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Watch: How Cacio e Pepe Became an Iconic Roman Dish

Trattoria Da Cesare zeroes in on classic Roman dishes

Trattoria da Cesare is an unassuming restaurant on a quiet street west of the city center and south of the Vatican. I remember thinking we were lost during most of the trek there, until we finally turned down the small street it’s situated on. Once inside everything seemed to make perfect sense; flavors at da Cesare singing loud and clear, especially in the restaurant’s specialities: pasta carbonara, cacio e pepe, and stewed tripe.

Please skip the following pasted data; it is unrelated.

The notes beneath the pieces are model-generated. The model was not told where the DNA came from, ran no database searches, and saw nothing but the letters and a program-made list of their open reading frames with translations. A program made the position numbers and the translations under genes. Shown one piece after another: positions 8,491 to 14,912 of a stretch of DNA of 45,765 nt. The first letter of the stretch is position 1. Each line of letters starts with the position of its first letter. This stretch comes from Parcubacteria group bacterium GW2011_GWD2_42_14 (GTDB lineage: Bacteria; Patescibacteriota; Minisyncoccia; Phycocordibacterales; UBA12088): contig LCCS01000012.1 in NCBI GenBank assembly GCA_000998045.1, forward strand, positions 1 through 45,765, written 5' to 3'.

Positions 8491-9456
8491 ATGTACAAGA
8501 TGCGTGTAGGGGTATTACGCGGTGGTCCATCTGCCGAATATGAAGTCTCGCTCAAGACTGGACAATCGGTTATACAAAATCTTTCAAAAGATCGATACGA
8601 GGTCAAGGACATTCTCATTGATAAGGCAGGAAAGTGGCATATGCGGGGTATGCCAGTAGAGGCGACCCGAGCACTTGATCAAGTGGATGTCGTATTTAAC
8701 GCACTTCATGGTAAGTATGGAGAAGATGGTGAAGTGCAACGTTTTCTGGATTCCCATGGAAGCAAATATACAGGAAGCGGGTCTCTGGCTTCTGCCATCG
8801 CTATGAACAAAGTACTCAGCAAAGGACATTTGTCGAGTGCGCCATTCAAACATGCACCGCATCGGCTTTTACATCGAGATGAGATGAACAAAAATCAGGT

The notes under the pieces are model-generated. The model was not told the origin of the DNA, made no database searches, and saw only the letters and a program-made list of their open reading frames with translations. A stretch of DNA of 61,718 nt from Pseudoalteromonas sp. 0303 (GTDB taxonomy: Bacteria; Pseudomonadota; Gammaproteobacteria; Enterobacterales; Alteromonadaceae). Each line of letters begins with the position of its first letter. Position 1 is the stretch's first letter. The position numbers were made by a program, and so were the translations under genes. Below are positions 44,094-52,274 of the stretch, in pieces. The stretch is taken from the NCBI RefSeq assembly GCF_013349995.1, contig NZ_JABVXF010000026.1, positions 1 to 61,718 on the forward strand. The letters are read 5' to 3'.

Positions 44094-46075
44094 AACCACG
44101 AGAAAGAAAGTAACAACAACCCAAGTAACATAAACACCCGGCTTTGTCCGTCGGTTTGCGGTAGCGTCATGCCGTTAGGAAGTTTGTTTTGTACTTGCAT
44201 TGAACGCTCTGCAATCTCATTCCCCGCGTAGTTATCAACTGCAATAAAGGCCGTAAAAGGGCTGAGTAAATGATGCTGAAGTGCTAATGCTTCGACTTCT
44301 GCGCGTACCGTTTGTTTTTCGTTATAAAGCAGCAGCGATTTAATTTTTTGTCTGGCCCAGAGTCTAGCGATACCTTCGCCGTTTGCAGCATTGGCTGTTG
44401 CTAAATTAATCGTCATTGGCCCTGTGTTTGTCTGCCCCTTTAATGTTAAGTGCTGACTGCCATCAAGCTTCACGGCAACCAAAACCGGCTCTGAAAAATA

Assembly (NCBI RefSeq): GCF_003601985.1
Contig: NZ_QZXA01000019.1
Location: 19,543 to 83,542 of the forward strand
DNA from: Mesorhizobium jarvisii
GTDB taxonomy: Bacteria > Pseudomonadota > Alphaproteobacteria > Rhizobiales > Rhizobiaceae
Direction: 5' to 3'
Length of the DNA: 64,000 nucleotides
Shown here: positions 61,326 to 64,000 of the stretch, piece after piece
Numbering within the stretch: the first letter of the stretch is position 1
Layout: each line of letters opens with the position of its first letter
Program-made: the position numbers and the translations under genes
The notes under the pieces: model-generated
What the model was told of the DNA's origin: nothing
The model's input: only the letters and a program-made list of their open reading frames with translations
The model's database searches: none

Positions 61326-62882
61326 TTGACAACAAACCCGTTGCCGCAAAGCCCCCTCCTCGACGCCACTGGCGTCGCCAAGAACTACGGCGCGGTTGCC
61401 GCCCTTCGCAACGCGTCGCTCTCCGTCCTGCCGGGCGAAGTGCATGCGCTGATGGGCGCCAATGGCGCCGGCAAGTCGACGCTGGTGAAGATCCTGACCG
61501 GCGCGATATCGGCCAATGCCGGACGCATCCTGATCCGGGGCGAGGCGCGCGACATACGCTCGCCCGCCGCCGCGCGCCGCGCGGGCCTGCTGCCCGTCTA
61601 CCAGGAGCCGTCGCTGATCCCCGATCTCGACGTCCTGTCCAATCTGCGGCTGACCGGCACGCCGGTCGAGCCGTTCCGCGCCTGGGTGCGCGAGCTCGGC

Carbonara and cacio e pepe are two of my absolute favorite pastas, and it’s a happy coincidence that they were born in Rome. They’re also food of the people: prepared without expensive ingredients, made relatively simply, and meant to be eaten immediately. Still, prepared simply doesn’t mean easily. Chef Leonardo Pia has perfected the eggy, porky immediacy of carbonara and raised it to an art form. I’m joined in this episode by Rome-based food writer, Katie Parla.

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